As with so many other nations in East Asia at the dawn of the 20th century, Korea was faced with the increasing threat of colonization. This tremendous period of change on the Korean peninsula was largely during the lifetime of one ruler, Kojong, the last king of Joseon. Born in 1852 and ascending to the throne at age 12 in 1864, Kojong inherited a country that was deeply isolationist. This isolationism was largely born out of earlier encroachments from both the Jin and Qing Dynasty and Japan between 1590 and 1640. However, relative peace and stability reigned on the peninsula for two centuries after this. This situation had drastically changed by the 19th century, with the ever more invasive intrusions into East Asia of the British, French, and Russian Empires as well as the burgeoning United States. The French pursued an expedition to Korea in 1866, claiming to protect Catholics in Korea who faced hostility for abandoning traditional Confucian practices. Five years later in 1871 the United States followed suit, nominally to protect a diplomatic envoy, but more truthfully to exact revenge for an embarrassing, but bloodless, attack on the United States’ Navy ships that had encroached into Korean territorial waters.
This external pressure was not unique to Korea. The entirety of East Asia faced the prospect of either outright colonization, or essentially vassal status at the hands of a Western nation. Korea’s response to this pressure can best be contrasted with that of Japan, separated from each other by the Sea of Japan. Japan embarked on a period of rapid industrialization, and as such, became a great power within three decades. Korea chose to retrench into isolationism, hoping to be spared colonialization. In the end, Korea was colonized by the Japanese, the Asian power that decided to modernize and end its isolation. Japanese attempts curry influence in Korea began in earnest in the 1870s, a development that threatened Qing China. The Qing Dynasty was the only country that had long standing relations with, and influence in, the Joseon Empire at this time, and Japanese influence in Korea was seen as a threat to China. These tensions escalated until war broke out in 1894. The First Sino-Japanese war was a disaster for the Qing Dynasty, and the Japanese military had a string of unbroken successes. This victory for Japan meant more direct control of Korea.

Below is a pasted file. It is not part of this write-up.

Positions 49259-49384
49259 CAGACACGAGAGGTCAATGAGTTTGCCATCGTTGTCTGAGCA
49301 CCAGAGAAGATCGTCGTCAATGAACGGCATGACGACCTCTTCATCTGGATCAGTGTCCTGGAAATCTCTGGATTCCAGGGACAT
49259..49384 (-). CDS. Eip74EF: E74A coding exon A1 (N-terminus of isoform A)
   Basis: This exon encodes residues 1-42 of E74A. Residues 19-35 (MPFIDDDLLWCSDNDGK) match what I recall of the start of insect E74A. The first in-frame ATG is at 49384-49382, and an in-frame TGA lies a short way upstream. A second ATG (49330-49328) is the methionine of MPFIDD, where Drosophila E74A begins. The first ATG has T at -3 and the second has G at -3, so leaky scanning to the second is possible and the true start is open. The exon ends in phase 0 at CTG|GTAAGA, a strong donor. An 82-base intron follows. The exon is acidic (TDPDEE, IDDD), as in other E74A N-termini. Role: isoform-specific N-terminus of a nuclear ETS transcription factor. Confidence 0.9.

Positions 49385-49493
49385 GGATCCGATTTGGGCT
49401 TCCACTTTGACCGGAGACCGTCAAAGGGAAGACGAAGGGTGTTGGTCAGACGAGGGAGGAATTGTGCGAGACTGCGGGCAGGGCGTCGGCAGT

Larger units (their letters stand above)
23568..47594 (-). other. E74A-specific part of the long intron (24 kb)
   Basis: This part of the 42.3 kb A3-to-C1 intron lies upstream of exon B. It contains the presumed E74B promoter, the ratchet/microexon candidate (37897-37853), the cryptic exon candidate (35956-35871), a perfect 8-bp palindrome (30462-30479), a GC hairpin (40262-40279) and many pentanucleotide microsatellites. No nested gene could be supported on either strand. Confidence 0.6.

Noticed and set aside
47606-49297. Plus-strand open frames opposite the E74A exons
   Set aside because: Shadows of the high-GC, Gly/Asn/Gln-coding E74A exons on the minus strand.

In 1897, aware of the danger of Japanese colonization, a Korean Empire was declared, with Kojong assuming the title of Emperor. The Empire of Korea sought Western military technology and guidance, most notably from Russia. By this time, it was too late, and Japanese superiority surpassed Russia. More war followed, this time between Russia and Japan, with the Japanese scoring a decisive victory in the Russo-Japanese war. In 1905 Korea was declared a protectorate of Japan. Kojong was forced from the throne in 1907, and Japan formally annexed Korea in 1910. Japanese rule of Korea lasted until 1945, and the occupation was particularly brutal from 1937 onward as Japan desperately tried to extract every resource, including labor, from Korea to fuel their war effort. Japan’s defeat did not mean a free Korea. Rather, the United States and Soviet Union first occupied, and then later supported regimes on opposing halves of the peninsula. Both North and South Korea were authoritarian governments dependent on external support from their allied superpower. It was not until 1987 when free elections were held in South Korea that some measure of autonomy returned to a portion of the Korean peninsula.